... serves him for a candlestick. The light is very brilliant while it lasts, but is soon spent, and he is in darkness again. The same use is made of the pine. It is no unusual circumstance, in the Scotch pine-woods, to come upon a tree with the trunk scooped out from each side and carried away: the cottager has been to fetch material for his candles. But this somewhat rough usage does not hurt the tree, and it continues green and healthy.' In our Southern States pine-fat with resin is called lightwood, and is ...
— Among the Trees at Elmridge • Ella Rodman Church

... size, it is, however, possible to grow a collection of Cactuses, and to grow them well, in a house of small dimensions—given the amount of sunlight and heat which are required by these plants. We sometimes see Cactuses—specimens, too, of choice and rare kinds—which have been reared in a cottager's window or in a small greenhouse, and which in health and beauty have at least equalled what has been accomplished in the most elaborately prepared houses. It may be said that these successes, under conditions ...
— Cactus Culture For Amateurs • W. Watson

... house was searched and it was discovered that a bureau had been rifled of several hundred dollars left there by Ransom, the young cottager placed the torn, blood-stained letter he had found in Bordines' possession, in ...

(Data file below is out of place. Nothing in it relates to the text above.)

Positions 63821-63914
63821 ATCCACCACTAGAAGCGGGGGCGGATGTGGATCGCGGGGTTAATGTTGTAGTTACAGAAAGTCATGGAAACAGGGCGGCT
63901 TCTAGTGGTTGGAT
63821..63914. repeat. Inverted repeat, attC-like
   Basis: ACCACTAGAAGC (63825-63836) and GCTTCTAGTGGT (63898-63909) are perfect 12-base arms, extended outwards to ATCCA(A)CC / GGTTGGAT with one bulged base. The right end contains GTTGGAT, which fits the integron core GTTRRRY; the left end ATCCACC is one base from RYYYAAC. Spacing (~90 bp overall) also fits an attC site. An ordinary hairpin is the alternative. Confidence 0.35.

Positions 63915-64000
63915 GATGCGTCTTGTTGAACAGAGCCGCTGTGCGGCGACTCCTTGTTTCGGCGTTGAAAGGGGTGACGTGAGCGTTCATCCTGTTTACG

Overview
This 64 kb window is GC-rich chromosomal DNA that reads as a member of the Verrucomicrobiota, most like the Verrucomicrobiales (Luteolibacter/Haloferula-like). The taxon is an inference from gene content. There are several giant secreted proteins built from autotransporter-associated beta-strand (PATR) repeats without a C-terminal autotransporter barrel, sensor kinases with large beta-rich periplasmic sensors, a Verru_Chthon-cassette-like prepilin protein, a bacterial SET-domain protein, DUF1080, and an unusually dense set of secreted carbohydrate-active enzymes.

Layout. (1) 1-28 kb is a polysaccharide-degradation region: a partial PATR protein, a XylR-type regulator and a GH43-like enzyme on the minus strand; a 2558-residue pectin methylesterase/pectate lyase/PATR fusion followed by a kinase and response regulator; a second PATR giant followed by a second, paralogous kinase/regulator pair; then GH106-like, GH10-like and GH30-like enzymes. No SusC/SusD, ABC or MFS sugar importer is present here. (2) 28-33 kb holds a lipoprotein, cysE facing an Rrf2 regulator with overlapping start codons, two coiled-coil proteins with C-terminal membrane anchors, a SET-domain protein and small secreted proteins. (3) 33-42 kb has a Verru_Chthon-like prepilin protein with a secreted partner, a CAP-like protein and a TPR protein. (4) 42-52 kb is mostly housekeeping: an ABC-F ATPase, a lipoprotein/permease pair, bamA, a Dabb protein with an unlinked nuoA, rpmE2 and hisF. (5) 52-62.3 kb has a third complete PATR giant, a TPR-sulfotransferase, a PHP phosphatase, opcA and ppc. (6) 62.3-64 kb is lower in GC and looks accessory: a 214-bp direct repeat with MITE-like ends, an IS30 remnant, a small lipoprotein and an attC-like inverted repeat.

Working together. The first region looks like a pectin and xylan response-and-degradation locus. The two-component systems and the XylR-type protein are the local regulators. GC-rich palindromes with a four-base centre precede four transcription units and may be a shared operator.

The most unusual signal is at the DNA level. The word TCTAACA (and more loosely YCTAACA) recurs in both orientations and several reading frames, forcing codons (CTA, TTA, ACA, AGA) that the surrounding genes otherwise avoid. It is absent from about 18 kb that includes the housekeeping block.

— Five Thousand Dollars Reward • Frank Pinkerton

... young wife she, the poor humble cottager's daughter whose childhood was pinched by bitterest need, shed a wealth of love and joy upon all who dwelt about her. Yet now, "she, the friendly one, who had never caused suffering to any one, went in her fever delirium to every one in the ...
— Sleep Walking and Moon Walking - A Medico-Literary Study • Isidor Isaak Sadger

... wished to have entirely avoided this cottager system; but he was obliged to adopt a middle course. To his labourers he gave comfortable cottages at a low rent, to be held at will from year to year; but he paid them wages exactly the same as what they could obtain elsewhere. Thus they were ...
— Richard Lovell Edgeworth - A Selection From His Memoir • Richard Lovell Edgeworth

... centuries, so in Servia the ballet of the leaf-dressed girl, encircled by a party of holiday-makers, proceeds through the hamlets invoking not the Fair Flora, but the Spirit of the Waters; the central figure, the girl in green, being besprinkled by each cottager. ...
— A History of Nursery Rhymes • Percy B. Green

... I live, there may visit me from the blue as I totter among the flower-beds an aeroplane of so scandalous a crudity and immaturity that all the countryside, long since weary of the sight and sound of flying machines, then so common that every cottager will have one, will again cluster about it while its occupants ...